the
coeff
i-
cient
-
value peaks
are d
e
tected
and map
ped

in
to a combinat
orial

operation to get a
watermark. The embedded watermark is
shown to be
robust and can su
r
vive
the

print
-
and
-
scan operations
by the experimental results
. The
proposed

method can
achieve
the

goal to protect the image copyright of the owner.

However, in the proposed watermark embedding method, the capacity of
a
regular
-
sized image
is
not large for hiding

data. It is not
enough

to
embed a
co
m-
mon
logo i
m
age. In future works, it may be tried to solve this problem.

REFERENCES

Chotikakamthorn, N. & Pholsomboon, S. (2001).
Ring
-
shaped digital watermark
for rotated and scaled images using random
-
phase sinusoidal function
.

Pr
o-
ceedings of I
EEE Region 10 International Conference on Electrical and
Electronic Technology
,
321
-
325.
Si
n
gapore
.

Fleet
, D. J. &

Heeger
, D. J. (1997).

Embedding invisible information in color i
m-
ages
.

Proceedings

of

IEEE International Conference on Image Processing
,
532
-
535.
Santa Barbara, CA USA
.

Gonzalez, R.C. & Woods, R. E. (2002).
Digital Image Processing
.
New York
,

U.S.A.
:
Whiley.

Lefebvre,

F.,
Gueluy,

A.,
Delannay,

D. &

Macq,

B. (2001).
A print and scan opt
i-
mized watermarking scheme
.
Proceedings
of 2001 IEEE Fourth
Workshop on
Multim
e
dia Signal Processing
,

511
-
516.
Cannes, France
.

Lin
,

C
.
Y
.

&

Chang,

S
.
F
.

(1999).
Distortion Modeling and Invariant Extraction for
Digital Image Print
-
and
-
Scan Process
.

Proceeding
s

of

International Symp
o-
sium on Multimedia
Information

Pro
cessing (ISMIP)
.

Taipei, Ta
i
wan.

Navarro
,

A.
&

Tavares,

J.
(1999).
Joint Source
-
Channel PCM Image Coding for
Binary Symmetric Channels
.

Proceeding of International

Conference on Si
g-
nal Processing Applic
a
tions and Technology
.

Orlando
,
U
.
S
.
A
.

O'Ruanaidh,

J.
,

Dowling,

W. J.
&

Boland,

F. M.
(1996).
Phase watermarking of
dig
i
tal images
.

Proceeding
s

of
ICIP’96,

239
-
242.

Lausanne
, Switzerland
.

Quantitative Imaging Group
. (2006).

Properties of Fourier Transforms
. In
Image
Processing Fundamentals
.
Retrieved May 4, 2
006, from

http://www.ph.tn.tudelft.nl/Courses/FIP/noframes/fip
-
Properti
-
2.html

Solachidis
, V. &

Pitas,

L. (2001).
Circularly symmetric watermark embedding in
2
-
D DFT domain
.

IEEE Tran
s
actions on Image Processing,

1741
-
1753
.

COPYRIGHT PROTECTION OF IMAGES

BY

DIGITAL

WATERMARKING


15


Wen
-
Hsiang Tsai

(
蔡文祥
)

received the B. S. degree in
electrical engineering from National Taiwan University in
1973, the M. S. degree in electrical engi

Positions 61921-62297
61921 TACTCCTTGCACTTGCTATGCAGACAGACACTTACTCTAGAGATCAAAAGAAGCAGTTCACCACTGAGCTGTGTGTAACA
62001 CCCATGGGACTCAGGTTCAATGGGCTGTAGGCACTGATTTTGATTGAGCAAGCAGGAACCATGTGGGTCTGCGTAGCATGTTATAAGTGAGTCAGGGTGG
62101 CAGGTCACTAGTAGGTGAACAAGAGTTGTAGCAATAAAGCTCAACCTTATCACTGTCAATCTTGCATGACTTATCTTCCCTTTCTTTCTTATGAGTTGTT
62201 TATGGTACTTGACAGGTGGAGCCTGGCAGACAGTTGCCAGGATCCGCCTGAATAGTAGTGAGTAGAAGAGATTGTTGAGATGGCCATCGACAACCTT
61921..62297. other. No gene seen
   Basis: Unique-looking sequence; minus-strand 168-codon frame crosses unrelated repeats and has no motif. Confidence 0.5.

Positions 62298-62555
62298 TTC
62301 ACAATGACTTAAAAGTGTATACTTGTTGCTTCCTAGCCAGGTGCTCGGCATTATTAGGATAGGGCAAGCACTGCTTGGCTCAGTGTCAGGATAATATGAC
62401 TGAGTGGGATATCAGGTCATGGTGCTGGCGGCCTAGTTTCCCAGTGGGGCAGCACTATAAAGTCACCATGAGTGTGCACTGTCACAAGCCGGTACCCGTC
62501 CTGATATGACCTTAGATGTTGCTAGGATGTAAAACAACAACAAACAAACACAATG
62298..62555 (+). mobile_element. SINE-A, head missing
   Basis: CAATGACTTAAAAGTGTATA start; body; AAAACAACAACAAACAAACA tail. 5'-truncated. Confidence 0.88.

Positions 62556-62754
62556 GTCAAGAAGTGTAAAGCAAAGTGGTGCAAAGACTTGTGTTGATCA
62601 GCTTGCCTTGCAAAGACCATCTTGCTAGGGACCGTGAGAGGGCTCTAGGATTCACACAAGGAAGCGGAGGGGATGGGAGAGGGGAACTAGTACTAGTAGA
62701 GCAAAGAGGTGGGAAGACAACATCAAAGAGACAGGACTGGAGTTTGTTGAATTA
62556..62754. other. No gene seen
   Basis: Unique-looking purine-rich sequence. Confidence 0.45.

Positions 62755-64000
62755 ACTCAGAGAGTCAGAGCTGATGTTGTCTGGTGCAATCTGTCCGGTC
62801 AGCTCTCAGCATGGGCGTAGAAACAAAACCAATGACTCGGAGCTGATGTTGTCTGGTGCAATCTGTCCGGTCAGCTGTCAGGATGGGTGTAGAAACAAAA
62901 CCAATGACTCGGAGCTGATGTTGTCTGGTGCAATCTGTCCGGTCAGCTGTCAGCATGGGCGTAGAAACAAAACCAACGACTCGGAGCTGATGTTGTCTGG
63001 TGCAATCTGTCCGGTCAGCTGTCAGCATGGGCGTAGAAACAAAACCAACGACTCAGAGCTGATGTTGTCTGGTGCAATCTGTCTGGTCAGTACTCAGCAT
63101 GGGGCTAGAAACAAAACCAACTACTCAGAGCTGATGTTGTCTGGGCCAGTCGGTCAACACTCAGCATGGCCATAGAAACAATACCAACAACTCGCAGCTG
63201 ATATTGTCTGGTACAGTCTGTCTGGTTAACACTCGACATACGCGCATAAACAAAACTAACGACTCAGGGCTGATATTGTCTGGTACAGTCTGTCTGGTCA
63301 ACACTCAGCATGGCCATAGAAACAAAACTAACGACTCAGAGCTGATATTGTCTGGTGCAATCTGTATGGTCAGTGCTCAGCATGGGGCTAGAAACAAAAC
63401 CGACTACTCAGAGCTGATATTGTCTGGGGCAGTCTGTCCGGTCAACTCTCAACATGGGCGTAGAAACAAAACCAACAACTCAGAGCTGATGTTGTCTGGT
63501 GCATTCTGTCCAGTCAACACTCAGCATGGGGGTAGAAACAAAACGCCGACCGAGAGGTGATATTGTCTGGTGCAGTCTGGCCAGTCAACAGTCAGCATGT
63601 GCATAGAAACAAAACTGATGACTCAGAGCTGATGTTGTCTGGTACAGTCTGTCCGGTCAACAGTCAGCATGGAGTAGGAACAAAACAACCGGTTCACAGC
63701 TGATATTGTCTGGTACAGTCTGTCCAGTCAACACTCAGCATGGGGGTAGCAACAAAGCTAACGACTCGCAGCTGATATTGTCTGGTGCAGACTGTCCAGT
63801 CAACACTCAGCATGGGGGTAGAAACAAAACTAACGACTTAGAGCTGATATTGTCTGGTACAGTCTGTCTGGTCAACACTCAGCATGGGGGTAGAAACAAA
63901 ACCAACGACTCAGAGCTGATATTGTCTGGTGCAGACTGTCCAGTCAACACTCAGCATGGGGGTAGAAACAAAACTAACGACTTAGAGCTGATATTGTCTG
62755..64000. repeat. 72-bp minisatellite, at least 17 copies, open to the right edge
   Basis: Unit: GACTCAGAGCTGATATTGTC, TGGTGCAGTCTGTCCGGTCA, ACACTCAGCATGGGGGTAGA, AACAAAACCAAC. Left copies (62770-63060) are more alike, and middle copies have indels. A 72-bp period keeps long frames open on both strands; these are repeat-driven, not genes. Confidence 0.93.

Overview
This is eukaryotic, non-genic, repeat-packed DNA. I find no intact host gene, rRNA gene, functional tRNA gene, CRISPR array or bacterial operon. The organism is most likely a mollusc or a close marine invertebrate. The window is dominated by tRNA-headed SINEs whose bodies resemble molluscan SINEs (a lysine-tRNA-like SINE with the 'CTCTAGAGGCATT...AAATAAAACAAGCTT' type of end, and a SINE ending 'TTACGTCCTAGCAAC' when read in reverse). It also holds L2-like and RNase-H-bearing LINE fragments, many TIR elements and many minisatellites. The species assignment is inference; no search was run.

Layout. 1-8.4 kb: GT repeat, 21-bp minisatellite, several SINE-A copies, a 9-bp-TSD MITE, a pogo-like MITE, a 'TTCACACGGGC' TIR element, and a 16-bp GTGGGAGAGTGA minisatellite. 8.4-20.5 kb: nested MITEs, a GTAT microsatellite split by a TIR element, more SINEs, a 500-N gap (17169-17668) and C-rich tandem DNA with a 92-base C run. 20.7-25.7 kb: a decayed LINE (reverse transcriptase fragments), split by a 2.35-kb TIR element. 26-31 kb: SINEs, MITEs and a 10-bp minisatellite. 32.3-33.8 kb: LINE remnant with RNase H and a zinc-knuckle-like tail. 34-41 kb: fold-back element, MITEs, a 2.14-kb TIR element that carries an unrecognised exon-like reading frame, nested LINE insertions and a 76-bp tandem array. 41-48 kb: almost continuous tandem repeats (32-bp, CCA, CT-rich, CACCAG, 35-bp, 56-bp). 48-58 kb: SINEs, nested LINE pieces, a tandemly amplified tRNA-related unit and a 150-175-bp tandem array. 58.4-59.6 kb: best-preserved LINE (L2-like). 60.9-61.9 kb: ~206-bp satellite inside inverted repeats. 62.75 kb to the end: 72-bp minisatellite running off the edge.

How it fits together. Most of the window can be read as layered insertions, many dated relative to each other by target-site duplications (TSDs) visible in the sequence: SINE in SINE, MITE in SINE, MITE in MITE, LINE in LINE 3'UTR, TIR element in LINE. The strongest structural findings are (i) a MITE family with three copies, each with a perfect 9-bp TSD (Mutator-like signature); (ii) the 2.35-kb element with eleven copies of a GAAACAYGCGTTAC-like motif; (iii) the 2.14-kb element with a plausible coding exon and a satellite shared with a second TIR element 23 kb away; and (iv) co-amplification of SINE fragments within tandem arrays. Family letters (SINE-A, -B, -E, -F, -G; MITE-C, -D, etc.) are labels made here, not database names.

nee
r
ing
from Brown
University in 1977, and the Ph. D. degree in electrical eng
i-
neering from Purdue univer
sity

in 1979.

Dr.
Tsai joined the
faculty of National Chiao Tung Un
i
versity (NCTU)

in

Ta
i-
wan in November 1979

and

was

an NCTU Chair Pr
o
fessor in
the Department of Computer and Information Sc
i
ence. From
August 2004, he is
now
the President of
Asia

University

in
Ta
i
wan
.

At NC
TU,
Professor Tsai has been the Head
of the
Department
of Computer
and Information Science
from 1984 through 1988, the Dean of Ge
n
eral Affairs from
1995 to 1996, the Dean of Academic Affairs from 1999 to 2001, and the Vice
President from 2001 to 2004. He s
erved as the Chairman of the Chinese Image
Processing and Pattern Recognition Society at Ta
i
wan from 1999 to 2000.

He has
been the Editor of several academic journals, including
Journal of the Chinese E
n-
gineers,

International Journal of Pattern Recognition

and Artificial Intell
i
gence
,
Journal of Info
r
mation Science and Engineering
,

and
Pattern Recognition
. He was
the Editor
-
in
-
Chief of
Journal of Information Science and Eng
i
neering

from 1998
through 2000.

Professor Tsai has received many awards, including o
ne Distinguished R
e-
search Award, four Outstanding Research Awards, two Special R
e
searcher Awards,
and one Outstanding Researcher Award, all of the N
a
tional Science Council in 1987
through 2001. He was the recipient of the 13th Annual Best Paper Award of th
e
Pattern Reco
g
nition Society of the U. S. A. He also received the Academic Award
of the Ministry of Education in 2002. Finally, he was the recipient of the ISI Cit
a-
tion Classic Award in 2001.

Professor Tsai's major research interests include image process
ing, pattern
recognition, computer vision, virtual reality, and information copyright and security
protection. So far he has published
more than
30
0

academic papers, including 120
jou
r
nal papers.

Dr. Tsai is a senior member of IEEE and currently the Chair
of the
Computer Society of IEEE Taipei Section in Taiwan
.



Yen
-
Chung Chiu (
邱彥中
)

received the B.S. degree in
computer science

from N
a
tional
Cheng Chi
University,
Taipei, Taiwan in
2002,

and
the M.S. degree in
c
o
m
puter

and information

s
cience from National Chiao Tung Unive
r-
sity,
Hsinchu
, Ta
i
wan in
2004
.

Mr. Chiu
served

at

Foxlink I
mage Inc.
in

Taipei, Ta
i-
wan as a research
e
ngineer since July 2004.

His
current
research interests include data hiding for image watermar
k-
ing, image copyright protection, color image pro
c
essing,
and pattern recogn
i
tion.